/* from the FCL source:
[Obsolete("This property has been deprecated. It is address family dependent. Please use IPAddress.Equals method to perform comparisons.")]
public long Address { get; set; }


In Delphi, you use the deprecated directive for this. You can use it to mark code as “obsolete”.

Together with platform , library and experimantal this is one of the hinting directives; the current documentation of Delphi XE6 even allows for adding a string describing the deprecation in more detail, but back in Delphi 6 when deprecated got introduced (and Borland tried the Linux adventure with their Kylix product) you just had the deprecated on its own.

A small Delphi example is about SysUtils.FileAge. It has two overloads, of which one is deprecated.

So the first call will give you a compiler warning:

program DeprecatedFileAge

program DeprecatedFileAge;
ExeName: string;
IntegerAge: Integer;
DateTimeAge: TDateTime;
ExeName := ParamStr(0);
if FileExists(ExeName) then // [Pascal Warning] DeprecatedFileAge.dpr(17): W1000 Symbol 'FileAge' is deprecated
IntegerAge := FileAge(ExeName);
DateTimeAge := FileDateToDateTime(IntegerAge);
Writeln(Format('Age of "%s" is "%s"', [ExeName, DateTimeToStr(DateTimeAge)]));
if FileAge(ExeName, DateTimeAge) then
Writeln(Format('Age of "%s" is "%s"', [ExeName, DateTimeToStr(DateTimeAge)]));
In de SysUtils unit:
{ FileAge returns the date-and-time stamp of the specified file. The return
value can be converted to a TDateTime value using the FileDateToDateTime
function. The return value is -1 if the file does not exist. This version
does not support date-and-time stamps prior to 1980 and after 2107. }
function FileAge(const FileName: string): Integer; overload; deprecated;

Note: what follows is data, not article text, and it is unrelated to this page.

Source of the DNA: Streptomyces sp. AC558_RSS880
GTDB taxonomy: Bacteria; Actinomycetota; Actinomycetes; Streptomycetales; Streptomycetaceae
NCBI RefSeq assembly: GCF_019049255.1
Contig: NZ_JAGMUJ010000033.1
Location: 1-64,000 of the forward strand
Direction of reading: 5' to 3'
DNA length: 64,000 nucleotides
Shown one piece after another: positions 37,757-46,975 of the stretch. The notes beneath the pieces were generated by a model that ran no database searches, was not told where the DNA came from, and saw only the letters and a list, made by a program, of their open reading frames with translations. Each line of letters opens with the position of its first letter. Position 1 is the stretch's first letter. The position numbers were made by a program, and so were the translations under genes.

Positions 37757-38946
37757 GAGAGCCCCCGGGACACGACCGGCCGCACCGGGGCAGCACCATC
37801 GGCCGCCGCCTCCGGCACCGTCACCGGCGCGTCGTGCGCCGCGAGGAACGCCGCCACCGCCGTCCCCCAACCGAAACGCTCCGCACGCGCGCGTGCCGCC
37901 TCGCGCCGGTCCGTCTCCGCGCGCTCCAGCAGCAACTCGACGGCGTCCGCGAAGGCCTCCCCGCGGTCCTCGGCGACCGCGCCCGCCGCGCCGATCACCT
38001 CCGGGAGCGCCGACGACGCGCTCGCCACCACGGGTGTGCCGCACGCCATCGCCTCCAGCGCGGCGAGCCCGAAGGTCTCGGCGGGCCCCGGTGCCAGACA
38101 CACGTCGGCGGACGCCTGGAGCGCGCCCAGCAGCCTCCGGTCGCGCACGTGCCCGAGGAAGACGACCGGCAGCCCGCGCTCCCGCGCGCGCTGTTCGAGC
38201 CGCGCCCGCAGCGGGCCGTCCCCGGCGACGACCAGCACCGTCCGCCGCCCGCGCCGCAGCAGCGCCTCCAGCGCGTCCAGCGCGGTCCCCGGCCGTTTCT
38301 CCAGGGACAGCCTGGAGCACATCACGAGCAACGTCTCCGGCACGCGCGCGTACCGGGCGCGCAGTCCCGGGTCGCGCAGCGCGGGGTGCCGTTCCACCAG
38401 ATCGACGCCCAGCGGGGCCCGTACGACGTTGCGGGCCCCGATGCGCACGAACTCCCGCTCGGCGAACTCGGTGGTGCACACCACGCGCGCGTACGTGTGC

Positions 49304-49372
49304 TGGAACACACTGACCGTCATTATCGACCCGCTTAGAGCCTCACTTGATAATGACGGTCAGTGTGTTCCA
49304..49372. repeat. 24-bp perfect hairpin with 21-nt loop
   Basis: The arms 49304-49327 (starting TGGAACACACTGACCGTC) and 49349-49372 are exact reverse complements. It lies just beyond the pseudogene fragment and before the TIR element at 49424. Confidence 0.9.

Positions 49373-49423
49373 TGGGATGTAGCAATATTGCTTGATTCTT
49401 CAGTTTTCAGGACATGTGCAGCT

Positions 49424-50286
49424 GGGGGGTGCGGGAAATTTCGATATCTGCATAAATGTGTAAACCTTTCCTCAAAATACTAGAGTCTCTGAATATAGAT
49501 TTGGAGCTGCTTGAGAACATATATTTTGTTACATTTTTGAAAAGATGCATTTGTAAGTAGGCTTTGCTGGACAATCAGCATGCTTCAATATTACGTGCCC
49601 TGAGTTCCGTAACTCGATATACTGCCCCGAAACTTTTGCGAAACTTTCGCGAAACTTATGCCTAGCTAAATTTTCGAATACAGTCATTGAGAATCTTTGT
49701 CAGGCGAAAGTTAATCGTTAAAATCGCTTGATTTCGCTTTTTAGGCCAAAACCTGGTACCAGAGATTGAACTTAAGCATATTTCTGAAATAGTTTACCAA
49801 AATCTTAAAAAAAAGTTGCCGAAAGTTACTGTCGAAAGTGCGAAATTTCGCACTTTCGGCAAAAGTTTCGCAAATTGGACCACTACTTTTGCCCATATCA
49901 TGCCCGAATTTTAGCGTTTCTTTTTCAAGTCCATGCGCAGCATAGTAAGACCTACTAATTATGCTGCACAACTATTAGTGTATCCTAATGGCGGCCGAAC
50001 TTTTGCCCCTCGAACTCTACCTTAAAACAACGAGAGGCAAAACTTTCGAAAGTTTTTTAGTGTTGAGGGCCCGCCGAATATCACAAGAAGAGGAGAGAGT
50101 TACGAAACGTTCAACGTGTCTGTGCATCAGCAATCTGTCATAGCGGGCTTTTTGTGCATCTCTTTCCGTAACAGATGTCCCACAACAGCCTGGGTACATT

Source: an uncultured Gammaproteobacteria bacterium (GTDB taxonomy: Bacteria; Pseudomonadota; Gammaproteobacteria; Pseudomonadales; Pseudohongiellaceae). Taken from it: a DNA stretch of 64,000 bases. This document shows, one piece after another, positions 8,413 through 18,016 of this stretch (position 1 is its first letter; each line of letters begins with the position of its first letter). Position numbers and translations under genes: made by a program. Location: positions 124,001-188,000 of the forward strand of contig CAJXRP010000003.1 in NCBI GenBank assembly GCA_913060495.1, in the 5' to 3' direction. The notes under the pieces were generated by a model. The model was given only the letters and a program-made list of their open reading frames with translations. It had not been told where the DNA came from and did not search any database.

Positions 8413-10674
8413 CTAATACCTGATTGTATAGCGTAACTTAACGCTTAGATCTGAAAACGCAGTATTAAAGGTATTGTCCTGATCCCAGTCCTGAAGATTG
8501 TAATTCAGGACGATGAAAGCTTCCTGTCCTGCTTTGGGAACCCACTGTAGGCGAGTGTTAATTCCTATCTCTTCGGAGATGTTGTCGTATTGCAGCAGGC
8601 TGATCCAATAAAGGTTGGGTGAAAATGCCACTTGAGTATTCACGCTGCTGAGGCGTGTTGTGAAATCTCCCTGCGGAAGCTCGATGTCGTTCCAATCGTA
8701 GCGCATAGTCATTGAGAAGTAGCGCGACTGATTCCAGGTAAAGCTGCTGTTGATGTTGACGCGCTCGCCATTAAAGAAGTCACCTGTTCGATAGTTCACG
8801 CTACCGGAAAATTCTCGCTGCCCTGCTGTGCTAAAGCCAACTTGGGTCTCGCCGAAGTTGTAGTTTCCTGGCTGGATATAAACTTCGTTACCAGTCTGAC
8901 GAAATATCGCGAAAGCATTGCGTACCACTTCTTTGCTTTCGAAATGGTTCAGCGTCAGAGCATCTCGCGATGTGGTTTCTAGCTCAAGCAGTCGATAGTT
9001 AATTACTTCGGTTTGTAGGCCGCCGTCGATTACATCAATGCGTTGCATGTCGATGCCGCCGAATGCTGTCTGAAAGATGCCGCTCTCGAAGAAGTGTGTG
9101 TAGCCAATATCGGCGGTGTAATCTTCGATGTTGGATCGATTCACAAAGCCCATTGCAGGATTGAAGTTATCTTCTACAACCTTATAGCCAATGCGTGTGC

{ FileAge retrieves the date-and-time stamp of the specified file as a
TDateTime. This version supports all valid NTFS date-and-time stamps
and returns a boolean value that indicates whether the specified
file exists. }
function FileAge(const FileName: string; out FileDateTime: TDateTime): Boolean; overload;


6 Responses to “Marking code as obsolete/deprecated in C# and Delphi”

  1. smile said

    {$region ‘Conditional Compilation’}

    {$IF CompilerVersion > 18.5} // Delphi 2007 18.5 VER185
    {$DEFINE D2009UP} // Define for Delphi and C++Builder 2009
    {$DEFINE DCT_MSG} // Deprecated messages


    function Connect: Boolean; deprecated {$IFDEF DCT_MSG}’IOracleDOA.ExecuteLogon'{$ENDIF};

  2. Marjan said

    In Delphi you can also add a message to the deprecated keyword. Syntax:


    Example given in the docs :

    A(int x, int y) [[deprecated(“use the A(int,double) constructor”)]]{}

    will give a :

    W8111 Accessing deprecated entity ‘A::A(int,int)’ use the A(int,double) constructor

Leave a Reply

Fill in your details below or click an icon to log in: Logo

You are commenting using your account. Log Out /  Change )

Google photo

You are commenting using your Google account. Log Out /  Change )

Twitter picture

You are commenting using your Twitter account. Log Out /  Change )

Facebook photo

You are commenting using your Facebook account. Log Out /  Change )

Connecting to %s

This site uses Akismet to reduce spam. Learn how your comment data is processed.

%d bloggers like this: